It's a rare and exciting prospect when an independent-minded filmmaker decides to tackle a dangerous subject head-on, and you don't get any more dangerous than religion. But do you get any more independent-minded than Kevin Smith? Despite his attempts at subversiveness, from the unapologetic verbal vulgarity of Clerks to the sexual-orientation games of Chasing Amy, you can certainly find more independence than Smith, who is, underneath the extremities, rather nakedly eager to please. What you'd have trouble finding is a filmmaker more in love with his own independence.

Some people love Smith's giddy, back-slapping comedy style; others find it strained, amateurish, and much too enamored with itself for its own good. I belong in the latter school of thought, and as far as I'm concerned, Smith ought to feel lucky that the phrase 'school of thought' and his name come up in the same sentence to begin with. But first things first. Dogma does not show anything approaching a disdain for God or spirituality of any sort-it is, in fact, positively pious. Smith's plan is to give Catholicism a gentle, good-natured poke in the ribs, and to put forth a message few could honestly argue with-that the emotions and values represented by organized religion are ultimately more important than the organized religions themselves. In Smith's eyes, it is God who is infallible, not the human-touched Bible, not the human Pope, not the human-written and practiced laws of the Church. To prove otherwise, in the Gospel according to Kevin, is to bring the entirety of the human race to apocalypse.

Such lofty ideas are communicated through a seemingly endless stream of character prattle, as well as through Smith's calling card of raunchy humor. Smith calls his film a 'comic fantasia,' which suggests free verse, but he actually adopts the rigid structure of an old-fashioned caper comedy. Three disparate parties race towards a holy grail, which in this case happens to be a church in Red Bank, New Jersey, where the fate of the world hangs in the balance. That's because angels Loki (Matt Damon) and Bartleby (Ben Affleck), who were banished from heaven after Bartleby convinced Loki to resign from his job as angel of death, have found a loophole to God's decree-if they can pass through the sacred arch of the newly christened church, they will be absolved of all sins, and can thus get their ticket back once they resume human form and are killed (and along the way, they practice some distastefully unfortunate and ugly gunplay in a post-Columbine context). They don't really care that proving the fallibility of God will bring down the human race, and neither does Azrael (Jason Lee), the exiled demon who, with his three teenage roller-blading minions, does all he can to make sure that Loki and Bartleby reach their goal. Assigned as the savior of mankind is Bethany (Linda Fiorentino), an abortion clinic employee and disillusioned Catholic who, one night, is visited by the angel Metatron (cast standout Alan Rickman, in a wonderfully wry performance), who lets her in on the stakes. She is reluctantly sent on her way, and on the trip to Jersey she is joined by Rufus (Chris Rock), the ignored and agitated 13th apostle; Serendipity (Salma Hayek), a muse who moonlights as a stripper; and the two most unlikely prophets ever, recurring Smith characters Jay (Jason Mewes) and Silent Bob (Smith himself).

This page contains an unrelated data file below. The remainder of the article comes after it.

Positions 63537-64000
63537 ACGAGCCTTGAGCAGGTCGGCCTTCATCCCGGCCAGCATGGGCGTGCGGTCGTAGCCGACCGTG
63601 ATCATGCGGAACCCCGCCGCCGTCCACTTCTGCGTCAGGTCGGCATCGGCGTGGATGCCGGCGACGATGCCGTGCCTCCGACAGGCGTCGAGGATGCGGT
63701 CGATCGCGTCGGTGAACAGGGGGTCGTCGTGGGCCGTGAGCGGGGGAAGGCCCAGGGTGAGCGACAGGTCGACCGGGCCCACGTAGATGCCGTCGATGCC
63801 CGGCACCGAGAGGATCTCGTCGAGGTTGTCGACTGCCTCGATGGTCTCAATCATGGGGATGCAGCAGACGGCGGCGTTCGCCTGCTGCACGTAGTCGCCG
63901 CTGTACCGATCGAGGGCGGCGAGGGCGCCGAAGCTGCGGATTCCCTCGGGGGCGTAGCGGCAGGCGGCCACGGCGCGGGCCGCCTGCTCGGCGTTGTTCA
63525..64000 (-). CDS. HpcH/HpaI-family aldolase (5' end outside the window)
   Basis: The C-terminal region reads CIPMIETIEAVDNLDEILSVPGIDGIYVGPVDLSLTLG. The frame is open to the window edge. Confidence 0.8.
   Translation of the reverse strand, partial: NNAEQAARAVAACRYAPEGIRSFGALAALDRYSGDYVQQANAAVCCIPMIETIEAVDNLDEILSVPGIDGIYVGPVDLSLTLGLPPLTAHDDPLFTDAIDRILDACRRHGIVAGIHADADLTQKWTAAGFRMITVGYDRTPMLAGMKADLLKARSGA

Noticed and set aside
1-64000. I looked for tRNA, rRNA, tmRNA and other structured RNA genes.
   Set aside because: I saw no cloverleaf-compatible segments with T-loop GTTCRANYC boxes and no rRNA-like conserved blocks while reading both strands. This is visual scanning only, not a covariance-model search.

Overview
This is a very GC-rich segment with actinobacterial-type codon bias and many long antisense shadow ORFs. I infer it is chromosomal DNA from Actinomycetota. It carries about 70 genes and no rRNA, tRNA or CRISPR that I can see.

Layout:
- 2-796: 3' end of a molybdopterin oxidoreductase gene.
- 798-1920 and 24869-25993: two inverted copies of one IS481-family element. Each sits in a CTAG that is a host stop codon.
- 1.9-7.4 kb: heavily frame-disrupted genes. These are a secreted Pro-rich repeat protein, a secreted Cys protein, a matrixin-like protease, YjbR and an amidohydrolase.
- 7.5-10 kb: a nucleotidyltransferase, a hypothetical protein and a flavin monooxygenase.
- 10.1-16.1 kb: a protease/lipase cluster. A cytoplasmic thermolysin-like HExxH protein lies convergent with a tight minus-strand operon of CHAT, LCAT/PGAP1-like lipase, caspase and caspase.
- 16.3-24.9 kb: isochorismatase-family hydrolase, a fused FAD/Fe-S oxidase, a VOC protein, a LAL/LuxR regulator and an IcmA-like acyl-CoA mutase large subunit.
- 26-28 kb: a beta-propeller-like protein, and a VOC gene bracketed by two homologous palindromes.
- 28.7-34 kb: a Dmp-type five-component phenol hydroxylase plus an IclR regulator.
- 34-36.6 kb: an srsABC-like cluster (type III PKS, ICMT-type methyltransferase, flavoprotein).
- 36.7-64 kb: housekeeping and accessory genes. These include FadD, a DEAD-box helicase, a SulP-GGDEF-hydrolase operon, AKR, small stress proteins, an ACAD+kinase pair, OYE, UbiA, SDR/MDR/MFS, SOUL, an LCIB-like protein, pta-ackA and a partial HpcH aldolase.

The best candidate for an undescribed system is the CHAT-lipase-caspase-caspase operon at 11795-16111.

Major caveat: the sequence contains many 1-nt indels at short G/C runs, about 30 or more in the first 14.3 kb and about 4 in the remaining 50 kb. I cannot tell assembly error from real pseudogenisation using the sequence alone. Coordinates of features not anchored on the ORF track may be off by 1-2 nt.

In Smith's typically ribald fashion, these prophets have just one thing on their mind in the company of the attractive Bethany, and it isn't the fate of the human race. Putting biblical questions aside, Smith's main goal is always comedy first. The question isn't how offensive the film is (because, except for the hardcore fundamentalists who won't go near the movie anyway, it shouldn't offend), it's the effectiveness of the jokes, and the problem is that Smith's overall style is as coarse as his sensibility. Watching Smith as Silent Bob is like watching the worst silent-movie actor who ever lived. It's nothing but wildly overemotive gesturing and mugging, which is an apt metaphor for his comedy as a whole-precious little of it flows naturally, and it tries much too hard to call attention to itself. You can feel the effort in Smith's work, though it must be said that, higher ambitions aside, this is a step forward for him. Dogma is his most cinematically appealing work to date (thanks to cinematographer Robert Yeoman), and it is also his most lively and assured, which is good, because the movie always feels like it's in danger of dissolving into a mess of tones and plot hairs and political agendas. The thing basically holds together, and there are some ideas within it that actually do come to life, such as his immensely likeable version of a giddily childlike Great Almighty (played by singer Alanis Morissette). Dogma takes a comically cockeyed path in its attempt to provide a hopeful view of humanity, but its true success is more modest. It shows that there just may be hope for Kevin Smith.

--David Luty